help from the Highlanders. However, when it came to a showdown, the memories of Stuart oppression before 1688 seemed worse than the strong rule of Parliament. The rebellion of 1715 failed because of this lack of solid support. But the idea would not die. By 1745, the Pretender's son, Charles Edward, invaded England and aroused great enthusiasm among the Highlanders. Dashing and attractive, “Bonnie Prince Charlie” supplied the leadership to rally his followers. The “Young Pretender” and his Scottish troops marched toward London, singing as they went:

  • “Oh, Charlie, he's a fine young man,
  • And Charlie he's a dandy:
  • And Charlie he will kiss the girls
  • Whenever it comes handy!”

At Derby, England, 80 miles north of London, they were halted. Crushed, but not completely defeated, the “Young Pretender” tried to regroup his scattered forces back in Scotland. The government of England, however, was determined to destroy the seeds of counter-revolution. Nothing less than destruction of the Highlanders’ patriotic and nationalistic spirit would do! The Duke of Cumberland followed the “Young Pretender” and his armed followers into Scotland. In 1746, about five miles from Inverness, Cumberland slaughtered the fugitives in a bloody battle fought on the Culloden Moor. “Bonnie Prince Charlie” escaped, but the English government moved into the Highlands with an iron fist. The social system of the Scots was wiped out. The clans were broken up. Many were banished from their homes. An oath was required of the Scotchmen which was severe in its implications:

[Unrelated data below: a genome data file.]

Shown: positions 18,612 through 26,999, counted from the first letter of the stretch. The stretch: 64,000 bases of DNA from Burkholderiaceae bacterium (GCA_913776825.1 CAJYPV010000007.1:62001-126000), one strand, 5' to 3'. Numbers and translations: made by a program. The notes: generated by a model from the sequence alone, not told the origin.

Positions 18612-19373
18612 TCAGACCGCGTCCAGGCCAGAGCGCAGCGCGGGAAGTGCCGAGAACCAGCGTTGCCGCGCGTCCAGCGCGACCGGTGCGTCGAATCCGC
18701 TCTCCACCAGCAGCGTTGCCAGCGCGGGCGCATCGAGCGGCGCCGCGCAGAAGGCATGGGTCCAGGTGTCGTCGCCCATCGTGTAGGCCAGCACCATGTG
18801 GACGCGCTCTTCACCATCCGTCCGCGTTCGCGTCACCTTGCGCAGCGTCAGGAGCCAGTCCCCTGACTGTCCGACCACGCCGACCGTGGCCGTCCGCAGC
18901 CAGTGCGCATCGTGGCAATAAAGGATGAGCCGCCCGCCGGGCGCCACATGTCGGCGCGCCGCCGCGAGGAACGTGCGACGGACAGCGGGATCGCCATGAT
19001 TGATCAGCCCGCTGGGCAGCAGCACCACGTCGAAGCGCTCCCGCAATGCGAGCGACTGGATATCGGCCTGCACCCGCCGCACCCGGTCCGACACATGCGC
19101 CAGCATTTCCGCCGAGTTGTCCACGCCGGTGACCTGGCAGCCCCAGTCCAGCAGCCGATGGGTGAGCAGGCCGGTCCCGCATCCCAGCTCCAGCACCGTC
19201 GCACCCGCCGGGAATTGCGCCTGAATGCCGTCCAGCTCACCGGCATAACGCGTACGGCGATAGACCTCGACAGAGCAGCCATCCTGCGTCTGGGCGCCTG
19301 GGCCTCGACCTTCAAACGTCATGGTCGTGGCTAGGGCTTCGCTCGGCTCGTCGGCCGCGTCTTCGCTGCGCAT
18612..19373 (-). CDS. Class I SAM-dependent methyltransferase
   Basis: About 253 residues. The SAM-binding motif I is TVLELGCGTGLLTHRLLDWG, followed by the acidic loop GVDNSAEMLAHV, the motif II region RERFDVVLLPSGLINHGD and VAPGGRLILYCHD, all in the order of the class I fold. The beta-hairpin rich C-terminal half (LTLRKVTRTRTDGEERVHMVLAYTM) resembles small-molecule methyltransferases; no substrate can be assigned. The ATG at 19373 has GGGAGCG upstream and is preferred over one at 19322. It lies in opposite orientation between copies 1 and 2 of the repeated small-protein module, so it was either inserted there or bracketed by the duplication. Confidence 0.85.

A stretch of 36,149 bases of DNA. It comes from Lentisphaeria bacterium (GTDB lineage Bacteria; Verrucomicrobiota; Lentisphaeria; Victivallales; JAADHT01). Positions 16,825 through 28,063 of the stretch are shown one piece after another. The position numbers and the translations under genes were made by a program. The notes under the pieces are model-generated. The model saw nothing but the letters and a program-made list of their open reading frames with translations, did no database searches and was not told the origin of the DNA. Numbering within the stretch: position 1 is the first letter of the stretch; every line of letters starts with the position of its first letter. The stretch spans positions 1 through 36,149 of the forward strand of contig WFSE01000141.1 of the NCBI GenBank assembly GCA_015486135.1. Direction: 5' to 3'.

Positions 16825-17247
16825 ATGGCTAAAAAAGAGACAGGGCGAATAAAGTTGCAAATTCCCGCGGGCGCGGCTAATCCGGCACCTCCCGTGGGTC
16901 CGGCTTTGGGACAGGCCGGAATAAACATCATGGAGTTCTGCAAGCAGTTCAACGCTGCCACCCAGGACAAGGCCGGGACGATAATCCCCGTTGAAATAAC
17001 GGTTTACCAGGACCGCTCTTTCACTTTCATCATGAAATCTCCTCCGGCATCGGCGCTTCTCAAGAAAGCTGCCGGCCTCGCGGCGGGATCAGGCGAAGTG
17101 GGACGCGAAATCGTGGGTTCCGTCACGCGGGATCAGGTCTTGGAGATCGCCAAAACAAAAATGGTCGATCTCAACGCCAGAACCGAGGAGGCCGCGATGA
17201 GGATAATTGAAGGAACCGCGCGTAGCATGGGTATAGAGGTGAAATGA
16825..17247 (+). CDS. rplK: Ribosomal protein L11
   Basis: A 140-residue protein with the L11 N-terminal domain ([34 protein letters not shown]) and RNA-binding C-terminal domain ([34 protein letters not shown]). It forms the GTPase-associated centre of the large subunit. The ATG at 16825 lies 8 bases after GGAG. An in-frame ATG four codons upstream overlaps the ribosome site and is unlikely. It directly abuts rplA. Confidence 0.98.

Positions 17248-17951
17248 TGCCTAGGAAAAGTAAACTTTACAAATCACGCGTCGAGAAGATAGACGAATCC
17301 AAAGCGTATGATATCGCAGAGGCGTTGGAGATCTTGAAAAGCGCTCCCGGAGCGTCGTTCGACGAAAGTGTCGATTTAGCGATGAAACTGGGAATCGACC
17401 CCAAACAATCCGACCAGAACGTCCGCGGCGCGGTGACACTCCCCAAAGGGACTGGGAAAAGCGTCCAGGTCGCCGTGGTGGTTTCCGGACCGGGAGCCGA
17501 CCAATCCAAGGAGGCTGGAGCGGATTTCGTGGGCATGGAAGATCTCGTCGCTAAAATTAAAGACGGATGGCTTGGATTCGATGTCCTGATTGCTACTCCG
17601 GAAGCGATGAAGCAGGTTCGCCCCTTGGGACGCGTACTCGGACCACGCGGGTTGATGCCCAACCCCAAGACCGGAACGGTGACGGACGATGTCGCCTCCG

“I do swear as I shall answer to God at the great day of judgment, I have not, nor shall have in my possession any gun, pistol or arm whatsoever, and never use tartan plaid or any part of the Highland garb; and if I do so may I be cursed in my undertakings, family and property; may I never see my wife and children, father, mother or relative; may I be killed in a battle as a coward and lie without Christian burial, in a strange land, far from the graves of my forefathers and kindred—may all this come across me if I break my oath.”

Courageously, the Scots had fought for what they recognized to be right. Now, just as courageously, many believed that they would have to leave their native land. As they interpreted the times, it was a choice based on necessity: their hope for future happiness, prosperity, and freedom of conscience.

The “new world” beckoned. Since 1607 settlements from Europe had been growing on the Atlantic shores of North America. In 1746 the large migration began. The clans sadly turned their backs on the beloved “Scotia” of William Wallace, Robert the Bruce, “Bobby” Burns, and John Knox, and sailed for the shores of the Carolinas.